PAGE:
Tag Archives: sheep

Mysterious, Humbling, Inhuman Iceland

Welcome to the Black Falls, Svartifoss.

I really think no words have ever been created for this, but talking around its edges for weeks would be enjoyable. I think the lichen gets it.

I know the raven does.

Don’t expect your tour operator to tell you about this. It’s not a human thing, and it’s their job to be a good host and look after your bodily comforts. Bodily discomforts, well, that’s for you to find out on your own.


It is not a human world.

The Out of This World Lichens of Iceland and their Gardeners

When cliff faces are too cold, lichen can do just fine by growing in a tension with heat conserving mosses.
But tufts of arctic grass gnawed to mounds by sheep work just as well. Look how purslane, grass, moss and lichens all work together to create a balanced environment, conserving heat, gathering rain, relatively impervious to sheep, and even collecting soil ot of the wind. Clumps like these, and there are billions of them in Iceland, are like reefs on a continental shelf, or miniature planets in the cold of space. The missing co-conspirators? Ah…

 

The Grass Suns of Iceland

These solar systems are navigated by star sheep and humans brave enough to risk turning an ankle. The suns themselves are self-woven by grass, maintaining heat by spherical, or hemi-spherical shape. Sub-arctic climates don’t exist at the level of the grass. Just in the vast interstellar distance between clumps. But that’s what star sheep are for.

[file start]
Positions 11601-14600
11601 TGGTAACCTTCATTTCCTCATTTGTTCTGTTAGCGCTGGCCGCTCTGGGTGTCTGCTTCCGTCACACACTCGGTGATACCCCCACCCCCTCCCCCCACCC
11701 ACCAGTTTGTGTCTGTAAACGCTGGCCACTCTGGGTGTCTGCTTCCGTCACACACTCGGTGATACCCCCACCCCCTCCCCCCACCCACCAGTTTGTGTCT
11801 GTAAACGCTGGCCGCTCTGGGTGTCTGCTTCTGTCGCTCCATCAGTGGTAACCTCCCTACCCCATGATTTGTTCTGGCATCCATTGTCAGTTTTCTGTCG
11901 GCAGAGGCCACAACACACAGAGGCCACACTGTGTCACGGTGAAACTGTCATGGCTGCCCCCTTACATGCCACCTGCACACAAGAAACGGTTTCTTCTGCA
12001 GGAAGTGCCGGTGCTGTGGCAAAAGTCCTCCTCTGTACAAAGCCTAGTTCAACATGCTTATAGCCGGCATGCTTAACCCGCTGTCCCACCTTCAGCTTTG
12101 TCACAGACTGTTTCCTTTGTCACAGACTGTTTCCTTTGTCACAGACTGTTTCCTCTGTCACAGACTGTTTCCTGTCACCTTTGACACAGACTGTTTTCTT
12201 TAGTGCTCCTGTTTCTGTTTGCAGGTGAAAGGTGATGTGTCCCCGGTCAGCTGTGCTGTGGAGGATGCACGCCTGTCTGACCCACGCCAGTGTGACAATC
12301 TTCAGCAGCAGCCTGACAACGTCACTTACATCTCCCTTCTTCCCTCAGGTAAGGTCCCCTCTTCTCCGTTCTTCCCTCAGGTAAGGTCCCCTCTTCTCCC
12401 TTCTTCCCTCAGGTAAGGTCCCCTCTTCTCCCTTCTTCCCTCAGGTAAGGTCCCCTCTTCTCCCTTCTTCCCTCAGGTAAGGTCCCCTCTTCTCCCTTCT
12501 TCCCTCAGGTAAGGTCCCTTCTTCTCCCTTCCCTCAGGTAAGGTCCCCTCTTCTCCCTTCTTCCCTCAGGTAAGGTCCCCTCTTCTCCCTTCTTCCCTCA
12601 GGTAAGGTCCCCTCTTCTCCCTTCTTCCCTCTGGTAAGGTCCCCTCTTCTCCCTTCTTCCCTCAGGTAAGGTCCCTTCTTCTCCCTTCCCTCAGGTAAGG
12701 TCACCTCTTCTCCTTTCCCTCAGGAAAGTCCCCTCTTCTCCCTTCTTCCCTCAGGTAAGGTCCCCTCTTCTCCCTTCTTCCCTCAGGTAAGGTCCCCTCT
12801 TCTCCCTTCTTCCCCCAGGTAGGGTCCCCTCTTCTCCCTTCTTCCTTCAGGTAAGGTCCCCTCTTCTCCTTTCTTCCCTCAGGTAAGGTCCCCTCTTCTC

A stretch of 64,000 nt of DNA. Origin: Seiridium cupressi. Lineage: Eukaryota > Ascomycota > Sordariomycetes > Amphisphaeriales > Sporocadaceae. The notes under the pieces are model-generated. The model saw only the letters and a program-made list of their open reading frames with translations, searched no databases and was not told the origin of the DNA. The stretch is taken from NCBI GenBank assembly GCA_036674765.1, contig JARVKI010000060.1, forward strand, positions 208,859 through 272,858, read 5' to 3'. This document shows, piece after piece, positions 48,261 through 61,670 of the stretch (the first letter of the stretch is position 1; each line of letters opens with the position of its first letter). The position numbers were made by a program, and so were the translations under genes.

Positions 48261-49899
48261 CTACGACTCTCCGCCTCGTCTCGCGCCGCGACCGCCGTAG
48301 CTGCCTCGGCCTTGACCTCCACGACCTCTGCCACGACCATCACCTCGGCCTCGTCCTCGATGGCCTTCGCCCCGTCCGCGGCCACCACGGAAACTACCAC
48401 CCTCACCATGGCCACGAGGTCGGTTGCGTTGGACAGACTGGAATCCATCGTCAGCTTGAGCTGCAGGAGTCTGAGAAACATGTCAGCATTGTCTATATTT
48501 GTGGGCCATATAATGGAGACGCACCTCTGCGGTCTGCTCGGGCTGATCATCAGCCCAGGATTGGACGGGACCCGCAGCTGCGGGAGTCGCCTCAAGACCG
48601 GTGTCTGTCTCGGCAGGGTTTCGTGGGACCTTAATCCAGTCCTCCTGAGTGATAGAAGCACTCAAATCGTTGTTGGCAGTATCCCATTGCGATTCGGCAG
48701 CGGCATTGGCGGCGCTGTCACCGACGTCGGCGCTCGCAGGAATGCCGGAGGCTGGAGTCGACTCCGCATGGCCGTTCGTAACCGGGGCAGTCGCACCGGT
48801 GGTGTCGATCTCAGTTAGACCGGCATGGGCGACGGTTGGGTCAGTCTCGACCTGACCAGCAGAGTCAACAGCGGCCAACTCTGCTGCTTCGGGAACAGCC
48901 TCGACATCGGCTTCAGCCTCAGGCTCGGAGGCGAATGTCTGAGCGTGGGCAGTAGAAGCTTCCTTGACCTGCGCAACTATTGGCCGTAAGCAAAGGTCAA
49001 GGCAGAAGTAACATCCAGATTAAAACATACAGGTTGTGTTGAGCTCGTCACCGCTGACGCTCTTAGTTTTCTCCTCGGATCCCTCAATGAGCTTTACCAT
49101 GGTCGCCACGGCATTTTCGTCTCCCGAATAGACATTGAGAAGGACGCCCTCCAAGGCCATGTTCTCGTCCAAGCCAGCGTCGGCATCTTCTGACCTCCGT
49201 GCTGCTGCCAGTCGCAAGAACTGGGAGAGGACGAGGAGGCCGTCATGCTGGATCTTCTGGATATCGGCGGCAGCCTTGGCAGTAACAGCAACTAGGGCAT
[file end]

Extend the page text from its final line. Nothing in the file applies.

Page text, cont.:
Wild Golf

Right. So maybe you see some tractor ruts. That’s tourist thinking, eh.

This is a city in the West Fjords. Yes, that’s the way they look out here. But, more than that…. this is the þingeyri golf course. Yeah, yeah, in Canada where I live, golf is a gentrified sport, reducing indigenous and agricultural land to suntans and beer. In Iceland, it’s a bit different. I like that. A lot.

Note the amenities. Mowing crew.

Spotters. Lookie-loos.

Water trap.

Clubhouse. Air conditioned.

Volcanic grunge. Very challenging.

9 holes, par 78. Watch that ankle. Here’s the first aid team. 

Lumpy bits. But lovely.

Really lumpy.

Real lovely. A bit soggy in bits.

But a great city view.

 

Lose your heart in the West Fjords. You won’t regret it. Fore!

Sheep Don’t Forget

The farm is gone …

…but the sheep still come, hefted to the mountain …

… and to the sea. (To them, the road is nothing.)

The sheep of the sea? Ah yes, these are stone farms.

Very tasty.

Winter barely has a grip on the Reydarfjörður shore.

But… sheep of the sea? Is that correct?

No, they are oyster catchers of the land!

If we moved back, they’d still be there to receive us.